During a tumultuous time of diplomatic tensions and conflicts between Israel and its neighbours, the Six-Day War erupted. In 1967, Israel and the neighboring Arab states fought another war. Israel had taken the Golan Heights from Syria, the West Bank from Jordan, and Gaza and the Sinai Peninsula from Egypt by the time it concluded. The Palestinian lands, including Jerusalem and its holy sites, were now under Israeli control. As a result, Israel is now in charge of the Palestinians.
In 1978, Israel and Egypt signed the Camp David Accords, which were negotiated by the United States, and Israel promptly returned Sanai to Egypt as part of a peace pact. President Anwar Sadat of Egypt was assassinated in part as a result of public outcry. The other Arab states progressively made peace with Israel over the next two decades, even if they never signed formal peace treaties. However, Israel’s forces continued to occupy Palestinian lands in the West Bank and Gaza, and the conflict shifted to an Israeli-Palestinian conflict.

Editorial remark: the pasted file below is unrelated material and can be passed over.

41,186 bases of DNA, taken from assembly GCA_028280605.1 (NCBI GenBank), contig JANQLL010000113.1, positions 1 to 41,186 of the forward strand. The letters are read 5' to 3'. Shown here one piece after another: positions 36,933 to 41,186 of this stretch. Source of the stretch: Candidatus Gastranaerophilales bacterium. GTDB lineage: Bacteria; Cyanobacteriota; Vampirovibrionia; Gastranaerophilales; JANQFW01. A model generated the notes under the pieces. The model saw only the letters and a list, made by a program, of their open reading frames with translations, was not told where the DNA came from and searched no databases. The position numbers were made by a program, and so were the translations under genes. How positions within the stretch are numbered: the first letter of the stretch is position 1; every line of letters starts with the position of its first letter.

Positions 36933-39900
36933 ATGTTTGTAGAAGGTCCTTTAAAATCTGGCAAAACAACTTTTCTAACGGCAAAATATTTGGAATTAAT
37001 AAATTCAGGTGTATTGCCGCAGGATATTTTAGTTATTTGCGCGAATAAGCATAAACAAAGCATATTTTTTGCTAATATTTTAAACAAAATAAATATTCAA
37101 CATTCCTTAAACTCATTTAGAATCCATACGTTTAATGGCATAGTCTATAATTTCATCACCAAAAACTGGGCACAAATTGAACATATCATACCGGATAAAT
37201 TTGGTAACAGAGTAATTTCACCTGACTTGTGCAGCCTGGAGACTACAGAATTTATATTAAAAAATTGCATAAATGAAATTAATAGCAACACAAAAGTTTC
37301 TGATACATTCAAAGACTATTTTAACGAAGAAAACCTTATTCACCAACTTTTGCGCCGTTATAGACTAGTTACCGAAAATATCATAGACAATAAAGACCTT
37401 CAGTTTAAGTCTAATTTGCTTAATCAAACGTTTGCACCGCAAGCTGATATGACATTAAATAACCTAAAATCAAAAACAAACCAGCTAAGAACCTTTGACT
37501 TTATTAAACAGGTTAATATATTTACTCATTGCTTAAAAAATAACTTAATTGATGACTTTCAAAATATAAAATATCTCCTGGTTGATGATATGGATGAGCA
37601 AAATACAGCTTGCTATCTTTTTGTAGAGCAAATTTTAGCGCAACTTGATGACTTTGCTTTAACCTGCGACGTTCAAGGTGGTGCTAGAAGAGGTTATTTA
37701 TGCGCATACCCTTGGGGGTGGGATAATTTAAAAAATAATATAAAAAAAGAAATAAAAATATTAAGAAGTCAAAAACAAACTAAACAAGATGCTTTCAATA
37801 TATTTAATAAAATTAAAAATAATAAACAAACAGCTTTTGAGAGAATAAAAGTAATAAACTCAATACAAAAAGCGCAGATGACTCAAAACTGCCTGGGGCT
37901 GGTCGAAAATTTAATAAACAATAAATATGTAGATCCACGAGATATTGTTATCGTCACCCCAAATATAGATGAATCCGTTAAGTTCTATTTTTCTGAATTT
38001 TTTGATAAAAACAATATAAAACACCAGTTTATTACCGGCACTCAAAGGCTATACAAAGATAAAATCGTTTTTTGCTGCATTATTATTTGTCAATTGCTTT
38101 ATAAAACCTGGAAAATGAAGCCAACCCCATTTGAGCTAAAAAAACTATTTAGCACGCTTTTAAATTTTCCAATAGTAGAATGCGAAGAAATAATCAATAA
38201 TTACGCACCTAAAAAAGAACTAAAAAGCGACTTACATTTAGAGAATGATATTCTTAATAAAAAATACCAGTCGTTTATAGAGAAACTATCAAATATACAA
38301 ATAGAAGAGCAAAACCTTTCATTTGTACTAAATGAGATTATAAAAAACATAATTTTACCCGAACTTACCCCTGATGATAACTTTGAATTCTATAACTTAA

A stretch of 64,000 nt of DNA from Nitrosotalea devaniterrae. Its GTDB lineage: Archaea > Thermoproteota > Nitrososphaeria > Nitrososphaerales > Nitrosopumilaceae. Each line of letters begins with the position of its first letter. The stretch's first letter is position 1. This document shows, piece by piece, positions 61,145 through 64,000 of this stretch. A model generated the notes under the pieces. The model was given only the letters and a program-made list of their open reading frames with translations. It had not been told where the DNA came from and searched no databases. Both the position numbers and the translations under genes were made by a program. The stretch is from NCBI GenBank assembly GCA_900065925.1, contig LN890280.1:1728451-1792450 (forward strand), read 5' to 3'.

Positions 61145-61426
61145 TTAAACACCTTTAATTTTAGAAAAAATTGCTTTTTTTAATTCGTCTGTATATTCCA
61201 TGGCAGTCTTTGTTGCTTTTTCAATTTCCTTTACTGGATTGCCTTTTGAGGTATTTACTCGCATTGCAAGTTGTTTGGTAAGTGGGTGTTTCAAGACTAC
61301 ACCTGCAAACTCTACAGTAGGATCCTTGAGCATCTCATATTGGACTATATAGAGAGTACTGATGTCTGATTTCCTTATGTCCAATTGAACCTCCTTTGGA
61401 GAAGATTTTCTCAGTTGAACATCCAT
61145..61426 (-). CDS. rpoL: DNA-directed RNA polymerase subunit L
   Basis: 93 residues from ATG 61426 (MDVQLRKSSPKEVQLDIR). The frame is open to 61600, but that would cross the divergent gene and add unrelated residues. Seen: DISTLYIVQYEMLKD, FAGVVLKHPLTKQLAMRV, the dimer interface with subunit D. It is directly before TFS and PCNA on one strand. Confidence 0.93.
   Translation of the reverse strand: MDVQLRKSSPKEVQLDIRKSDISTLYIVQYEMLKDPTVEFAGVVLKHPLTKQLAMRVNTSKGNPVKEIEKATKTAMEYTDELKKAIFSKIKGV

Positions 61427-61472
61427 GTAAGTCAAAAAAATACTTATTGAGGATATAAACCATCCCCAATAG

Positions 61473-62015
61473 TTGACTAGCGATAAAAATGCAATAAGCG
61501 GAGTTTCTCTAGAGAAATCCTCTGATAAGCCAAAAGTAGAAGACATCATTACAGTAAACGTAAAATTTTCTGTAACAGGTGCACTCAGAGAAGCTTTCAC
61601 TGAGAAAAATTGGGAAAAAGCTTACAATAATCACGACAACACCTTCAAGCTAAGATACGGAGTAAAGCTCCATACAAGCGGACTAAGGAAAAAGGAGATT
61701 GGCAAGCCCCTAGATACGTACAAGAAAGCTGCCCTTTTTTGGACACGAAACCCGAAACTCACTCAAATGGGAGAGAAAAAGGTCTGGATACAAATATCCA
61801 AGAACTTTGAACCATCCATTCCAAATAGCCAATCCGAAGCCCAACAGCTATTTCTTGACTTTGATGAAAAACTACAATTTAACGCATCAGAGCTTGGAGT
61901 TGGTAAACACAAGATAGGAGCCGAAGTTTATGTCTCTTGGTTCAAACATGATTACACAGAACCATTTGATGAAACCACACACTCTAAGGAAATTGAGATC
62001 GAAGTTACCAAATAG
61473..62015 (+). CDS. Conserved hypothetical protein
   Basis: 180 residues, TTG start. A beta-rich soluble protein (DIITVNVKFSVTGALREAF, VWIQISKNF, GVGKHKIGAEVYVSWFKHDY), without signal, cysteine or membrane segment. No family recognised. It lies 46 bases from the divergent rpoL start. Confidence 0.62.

The Palestinian Liberation Organization (PLO) battled Israel, especially by using terrorism. Israel and the PLO fought for years, culminating in an Israeli invasion of Lebanon in 1982 to drive the PLO out of Beirut. The PLO later said it would accept dividing the land between Israel and Palestine, but the conflict continued. As all of this was happening, Israelis were moving in, called the settlers, and they made their homes in the West Bank and Gaza whether Palestinians wanted them or not. The settlers are followed by soldiers to guard them, and the growing settlements force Palestinians off of their land and divide communities.